By Marcy Kennedy (@MarcyKennedy)
A couple of weeks ago I began a series on point of view, and the first POV I dug into was omniscient, where I pointed out that if you want to write in omniscient, you needed a strong voice as a writer. So today I’m continuing on with my seven tips for developing your voice.
A distinct voice seems to be the thing that everyone wants but no one can tell you how to get. And I have to admit this annoys me. I’m a very practical person. If you can clearly tell me how to do something, I’ll get it done for you. If it’s ooey gooey and you tell me “it just has to develop over time,” I’m going to be cheesed.
I’m also going to set out to figure out how to do whatever you’ve just told me can’t be taught and has to develop organically.
Developing your voice–like everything else in writing–takes time and discipline, but it can be done. So here are some ways you can actively work on developing your voice.
(1) Learn the Basics of Writing
Before you argue that this will only teach you to write like everyone else, hear me out.
Can an artist sculpt a lifelike statue without first learning about the features of different types of stone and without learning how to use a chisel and other tools? Can a pianist compose a sonata without first learning which notes sound good together?
One of the most important things a writer trying to develop their voice can do is to read craft books. Writing is just like any other skill, whether that be painting, woodworking, engineering, or neurosurgery. You have to be so solid on the basics that they come instinctively before you’re able to truly create something fresh and unique.
(2) Set Boundaries
In her excellent post on Ways to Develop Your Unique Writing Voice, social media maven and bestselling author Kristen Lamb pointed out how boundaries can actually free your creativity rather than limit you. She likened setting boundaries in writing to narrowing down what means of transportation want to use to take your vacation.
If you want to develop your voice more quickly, pick a point of view (first person or third person – if you’re not sure what that means, check out my post on point of view) and a genre and stick to it until you’ve mastered it.
How will this help? Each genre comes with conventions that you need to follow to write in it. POV adds structure and establishes how you can tell your story. When some of these big decisions are settled, you’re free to focus on the actual writing. In other words, you’re free to allow your voice to come out.
(3) Read and Analyze
Read a lot is one of the few pieces of advice novelists are given for developing their voice. But reading alone isn’t enough. You need to figure out what works in these books and what doesn’t. What do you love and hate about them? It could be something big picture (like the way they weave their theme throughout the book) or it could be something more subtle (like the cadence they use in their sentences).
For each book you read, try to identify and write down three things you loved and three things you didn’t. For the things that you didn’t enjoy about the book, ask yourself why you didn’t like them and how you would have done them differently.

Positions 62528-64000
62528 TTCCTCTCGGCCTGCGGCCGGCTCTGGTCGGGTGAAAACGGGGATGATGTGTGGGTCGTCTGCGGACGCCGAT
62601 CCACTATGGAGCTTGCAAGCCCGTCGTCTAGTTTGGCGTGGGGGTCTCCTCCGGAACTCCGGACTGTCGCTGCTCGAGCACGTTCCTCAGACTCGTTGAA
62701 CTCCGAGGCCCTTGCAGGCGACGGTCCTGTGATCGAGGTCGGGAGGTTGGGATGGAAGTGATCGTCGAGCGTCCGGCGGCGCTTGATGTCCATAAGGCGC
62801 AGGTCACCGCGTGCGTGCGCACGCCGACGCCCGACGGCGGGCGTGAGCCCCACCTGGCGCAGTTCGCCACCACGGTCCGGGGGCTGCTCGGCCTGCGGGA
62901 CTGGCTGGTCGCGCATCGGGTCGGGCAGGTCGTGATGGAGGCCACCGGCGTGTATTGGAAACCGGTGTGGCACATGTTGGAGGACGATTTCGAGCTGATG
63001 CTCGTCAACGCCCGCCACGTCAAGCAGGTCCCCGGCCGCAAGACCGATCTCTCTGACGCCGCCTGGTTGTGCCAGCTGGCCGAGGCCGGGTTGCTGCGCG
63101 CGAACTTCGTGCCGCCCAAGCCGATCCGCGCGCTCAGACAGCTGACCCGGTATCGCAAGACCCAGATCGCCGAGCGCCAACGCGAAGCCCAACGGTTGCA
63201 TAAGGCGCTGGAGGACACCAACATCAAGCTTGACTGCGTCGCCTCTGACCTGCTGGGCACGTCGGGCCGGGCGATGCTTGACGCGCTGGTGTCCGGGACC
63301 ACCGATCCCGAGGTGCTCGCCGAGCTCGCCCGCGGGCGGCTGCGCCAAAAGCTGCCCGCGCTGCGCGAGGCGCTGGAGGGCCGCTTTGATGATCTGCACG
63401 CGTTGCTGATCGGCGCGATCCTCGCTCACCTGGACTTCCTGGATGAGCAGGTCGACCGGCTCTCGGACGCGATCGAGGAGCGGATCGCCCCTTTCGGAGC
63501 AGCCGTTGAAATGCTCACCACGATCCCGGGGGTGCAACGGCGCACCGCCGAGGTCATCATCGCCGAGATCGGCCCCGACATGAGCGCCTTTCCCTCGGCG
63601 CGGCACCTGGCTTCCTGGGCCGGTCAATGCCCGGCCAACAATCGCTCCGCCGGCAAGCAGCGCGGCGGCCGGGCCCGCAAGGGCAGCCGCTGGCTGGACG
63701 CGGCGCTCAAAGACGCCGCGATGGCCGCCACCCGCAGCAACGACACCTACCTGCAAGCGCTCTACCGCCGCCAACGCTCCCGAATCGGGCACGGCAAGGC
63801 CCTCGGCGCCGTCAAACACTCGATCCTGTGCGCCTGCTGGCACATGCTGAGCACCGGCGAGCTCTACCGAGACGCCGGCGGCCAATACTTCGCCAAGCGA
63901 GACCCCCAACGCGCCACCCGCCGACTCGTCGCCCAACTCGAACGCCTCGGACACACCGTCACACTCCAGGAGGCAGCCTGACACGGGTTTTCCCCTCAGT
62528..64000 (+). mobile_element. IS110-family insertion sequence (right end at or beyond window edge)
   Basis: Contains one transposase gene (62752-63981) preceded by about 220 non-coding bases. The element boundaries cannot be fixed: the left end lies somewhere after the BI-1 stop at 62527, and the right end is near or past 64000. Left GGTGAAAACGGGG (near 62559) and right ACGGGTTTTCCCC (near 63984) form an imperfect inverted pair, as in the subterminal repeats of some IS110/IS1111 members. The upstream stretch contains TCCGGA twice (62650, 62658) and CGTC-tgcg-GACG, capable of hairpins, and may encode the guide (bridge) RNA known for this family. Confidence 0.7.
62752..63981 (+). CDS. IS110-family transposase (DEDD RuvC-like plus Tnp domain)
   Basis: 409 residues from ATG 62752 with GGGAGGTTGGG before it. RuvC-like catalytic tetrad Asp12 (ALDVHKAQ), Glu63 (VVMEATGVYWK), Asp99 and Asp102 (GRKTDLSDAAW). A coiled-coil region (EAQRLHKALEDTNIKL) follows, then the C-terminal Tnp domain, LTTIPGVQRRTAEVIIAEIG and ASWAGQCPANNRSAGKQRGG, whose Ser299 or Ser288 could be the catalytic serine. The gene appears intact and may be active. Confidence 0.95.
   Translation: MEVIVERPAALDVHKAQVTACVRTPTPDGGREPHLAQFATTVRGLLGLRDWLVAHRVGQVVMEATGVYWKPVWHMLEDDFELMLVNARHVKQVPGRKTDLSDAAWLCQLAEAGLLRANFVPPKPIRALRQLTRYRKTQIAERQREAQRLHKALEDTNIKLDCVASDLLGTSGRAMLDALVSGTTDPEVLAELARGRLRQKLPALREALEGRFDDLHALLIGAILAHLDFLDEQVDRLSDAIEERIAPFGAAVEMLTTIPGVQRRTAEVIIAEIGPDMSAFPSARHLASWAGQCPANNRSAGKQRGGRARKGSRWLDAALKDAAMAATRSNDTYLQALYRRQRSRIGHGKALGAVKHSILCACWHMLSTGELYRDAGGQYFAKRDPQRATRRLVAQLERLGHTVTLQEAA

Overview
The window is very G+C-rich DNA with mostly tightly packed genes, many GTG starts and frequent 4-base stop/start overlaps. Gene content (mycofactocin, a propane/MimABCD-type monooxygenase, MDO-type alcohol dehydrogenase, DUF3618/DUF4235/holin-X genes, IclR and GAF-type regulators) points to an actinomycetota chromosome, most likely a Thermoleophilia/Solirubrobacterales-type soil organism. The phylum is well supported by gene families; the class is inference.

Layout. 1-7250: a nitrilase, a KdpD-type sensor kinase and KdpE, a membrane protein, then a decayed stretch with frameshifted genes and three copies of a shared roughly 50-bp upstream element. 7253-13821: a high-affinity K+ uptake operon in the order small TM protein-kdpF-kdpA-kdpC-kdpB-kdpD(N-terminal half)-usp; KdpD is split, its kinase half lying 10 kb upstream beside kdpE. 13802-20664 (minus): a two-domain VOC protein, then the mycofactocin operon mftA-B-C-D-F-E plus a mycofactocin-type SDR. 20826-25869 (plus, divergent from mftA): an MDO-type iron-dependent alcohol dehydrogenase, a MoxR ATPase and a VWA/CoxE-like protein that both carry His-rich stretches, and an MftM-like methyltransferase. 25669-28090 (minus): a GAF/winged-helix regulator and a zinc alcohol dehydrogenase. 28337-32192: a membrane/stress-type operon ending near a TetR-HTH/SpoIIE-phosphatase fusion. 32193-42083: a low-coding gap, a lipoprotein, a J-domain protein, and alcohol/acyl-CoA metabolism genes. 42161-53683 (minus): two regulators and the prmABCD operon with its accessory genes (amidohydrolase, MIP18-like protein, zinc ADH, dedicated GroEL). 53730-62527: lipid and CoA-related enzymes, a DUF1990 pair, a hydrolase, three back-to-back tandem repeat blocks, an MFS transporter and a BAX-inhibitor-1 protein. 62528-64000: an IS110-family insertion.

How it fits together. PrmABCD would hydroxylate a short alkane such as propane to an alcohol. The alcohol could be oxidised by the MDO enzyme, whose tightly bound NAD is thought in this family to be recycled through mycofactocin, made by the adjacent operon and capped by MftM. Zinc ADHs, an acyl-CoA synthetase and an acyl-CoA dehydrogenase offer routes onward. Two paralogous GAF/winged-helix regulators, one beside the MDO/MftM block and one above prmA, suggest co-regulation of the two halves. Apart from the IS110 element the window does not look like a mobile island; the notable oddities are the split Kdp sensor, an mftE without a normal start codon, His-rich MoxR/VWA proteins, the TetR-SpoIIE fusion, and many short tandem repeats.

(4) Make A List of Words that Describe Your Personality
In her post about Author Voice Vs. Character Voice, romance writer Roni Loren describes her author voice and then points out how it directly relates to who she is as a person and how she approaches life. Your voice is you.
Sit down and make a list of 15-20 words that describe you, then elaborate on each and how you see that trait expressed in a normal day.
For example, I’m quirky, sarcastic, thoughtful, structured, and equal parts dark and optimistic. So is my voice. By identifying who I am, I can look at my writing and see what parts are true to me and what parts aren’t.
(5) Stop Reading Novels
I know. I know. Up above, I told you to read and analyze. That was one step along the path. But eventually, you’re going to need to make sure that you’re starting to sound like you rather than subconsciously copying another writer. The only sure way to do that is to stop reading other people’s work.
Take 1-2 months and use your reading time to write instead (or exchange novels for books on craft).
This isn’t meant to be maintained long-term. You only need to stay in this stage until you start hearing yourself. I made the biggest jump in developing my own voice when I stopped reading temporarily.
(6) Read Your Work Out Loud
What flows off your tongue? What comes naturally? What doesn’t?
Reading your work out loud helps you smooth out the tongue twister passages and create more realistic dialogue, but it also helps with voice. What sounds right to your ear? Could you see telling the story this way out loud to your friends?
(7) Blog to Get Comfortable Being You in Public
In a post she wrote a few years ago, YA author Susan Bischoff said that one of the benefits she gained from blogging was that “I learned how to be myself. In public. I don’t think that’s something that comes naturally to most people.”
The only way you can develop your unique voice is to be proud of who you are and how you sound. As soon as you start worrying about what other people will think or whether they’ll like your voice, you’re going to start trying to change it.
Blogging helps you learn to be comfortable with who you are and with sharing who you are with readers. Writing magazine articles is another way to help develop your voice in a public forum.
What other ways have you found to develop your voice? Do you agree with me that it can be developed or do you think it needs to develop organically? What author’s voice do you love the most?
I hope you’ll check out the newly released mini-books in my Busy Writer’s Guides series–Strong Female Characters and How to Write Faster–both currently available for 99 cents.
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Image Credit: Scott Snyder (via sxc.hu)